When your hear the term “team building” , the first thing that may come to mind are things such as ropes courses, a weekend retreat, or some other form of recreational activity that is intended to build camaraderie among a group and inspire them to work better together. In my years of business and consulting experience, I have never seen such activities take a  dysfunctional group of people and turn them into a high performance team. Companies waste hundreds of thousands of dollars each year on such activities without any real return for the investment.

The reasons that most of these programs do not achieve substantial results is that they are primarily focused on building relationships among members of a team. Although relationships can impact the functionality of a team, often the source of team ineffectiveness is due to some other factor. One of the most likely causes of poor team performance is lack of goal clarity within the team.

To illustrate this, I can take a group of total strangers in a workshop, assign them a very specific task, and then watch them complete the task with enthusiasm and energy, particularly if the task involves competition with another team. The group works well together because there is a clear and common goal, and they are not distracted by competing priorities at the time they are performing the task. If a team is ineffective, the most likely cause is unclear goals and priorities.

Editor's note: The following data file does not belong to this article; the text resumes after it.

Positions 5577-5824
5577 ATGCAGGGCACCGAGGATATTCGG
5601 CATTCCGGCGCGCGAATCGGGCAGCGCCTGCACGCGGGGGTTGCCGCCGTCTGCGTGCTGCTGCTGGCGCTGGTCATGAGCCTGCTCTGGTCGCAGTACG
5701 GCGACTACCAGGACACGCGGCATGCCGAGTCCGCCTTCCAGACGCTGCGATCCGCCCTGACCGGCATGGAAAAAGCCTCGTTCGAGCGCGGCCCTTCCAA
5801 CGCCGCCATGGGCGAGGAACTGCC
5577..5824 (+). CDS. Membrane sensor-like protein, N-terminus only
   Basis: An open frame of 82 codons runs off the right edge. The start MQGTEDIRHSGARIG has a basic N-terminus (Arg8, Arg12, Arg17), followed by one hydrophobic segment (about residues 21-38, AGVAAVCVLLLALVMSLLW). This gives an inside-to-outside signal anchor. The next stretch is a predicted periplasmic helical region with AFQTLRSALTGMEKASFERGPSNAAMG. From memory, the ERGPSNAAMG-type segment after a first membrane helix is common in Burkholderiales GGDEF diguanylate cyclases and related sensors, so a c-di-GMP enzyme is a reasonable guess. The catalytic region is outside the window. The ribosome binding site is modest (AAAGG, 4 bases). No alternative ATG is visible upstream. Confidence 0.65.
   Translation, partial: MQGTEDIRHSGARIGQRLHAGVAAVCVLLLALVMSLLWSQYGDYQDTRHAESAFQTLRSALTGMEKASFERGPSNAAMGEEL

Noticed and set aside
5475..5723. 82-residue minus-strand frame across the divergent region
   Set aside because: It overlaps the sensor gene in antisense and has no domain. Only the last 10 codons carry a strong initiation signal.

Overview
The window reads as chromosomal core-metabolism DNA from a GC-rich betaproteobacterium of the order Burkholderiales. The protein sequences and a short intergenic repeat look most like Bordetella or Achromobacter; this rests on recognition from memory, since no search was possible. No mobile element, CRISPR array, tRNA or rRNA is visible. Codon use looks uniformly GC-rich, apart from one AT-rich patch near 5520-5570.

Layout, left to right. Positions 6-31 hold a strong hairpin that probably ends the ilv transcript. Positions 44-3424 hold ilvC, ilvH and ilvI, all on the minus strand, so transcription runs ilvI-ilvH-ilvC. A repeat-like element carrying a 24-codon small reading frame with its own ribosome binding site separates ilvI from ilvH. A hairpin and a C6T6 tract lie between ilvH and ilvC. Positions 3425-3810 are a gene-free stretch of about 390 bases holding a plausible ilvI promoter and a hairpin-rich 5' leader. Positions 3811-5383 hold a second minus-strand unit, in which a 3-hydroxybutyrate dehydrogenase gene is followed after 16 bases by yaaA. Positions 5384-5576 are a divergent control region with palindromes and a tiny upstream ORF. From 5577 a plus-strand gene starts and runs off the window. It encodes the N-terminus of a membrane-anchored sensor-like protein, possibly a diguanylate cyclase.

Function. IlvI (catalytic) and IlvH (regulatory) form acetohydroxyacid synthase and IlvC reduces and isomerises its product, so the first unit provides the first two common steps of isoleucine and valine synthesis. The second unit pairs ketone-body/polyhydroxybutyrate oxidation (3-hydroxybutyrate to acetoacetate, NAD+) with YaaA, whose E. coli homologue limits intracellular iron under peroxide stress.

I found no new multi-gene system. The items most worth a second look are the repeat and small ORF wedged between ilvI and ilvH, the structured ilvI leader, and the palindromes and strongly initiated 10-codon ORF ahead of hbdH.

When I work with an executive team, one of the first things that I do is ask each of them to independently write down the organization’s top five goals, then we compare the individual lists. This is a real eye opening exercise for most executive teams because usually there are many differences among the lists. Until there is agreement and buy in the company’s goals at the top level, it is unrealistic to expect a high level of team work throughout the organization.

Without goal clarity, efforts to improve teamwork by focusing on relationships with will fruitless. In fact, poor goal clarity can create dissension and strained relationships within a group that normally would be very harmonious.

Goals define what the team needs to accomplish. If a team can come to agreement on goals, then most of the discussion should focus on the best way to accomplish the goals. Healthy conflict within the team is needed in order to come up with the best solutions and actions. I have found that if the goal is clear and agreed to by the team, then they can usually come up with the best way to accomplish it.

Gaining goal clarity and commitment cannot be achieved through a contrived team building exercise. It has to be done through frank and open discussion around key business issues. Often a facilitator or coach can be used to keep the group on track and to offer an unbiased, outside view of the situation. A skilled facilitator will be attuned to group dynamics and will ensure that the real issues are surfaced and addressed.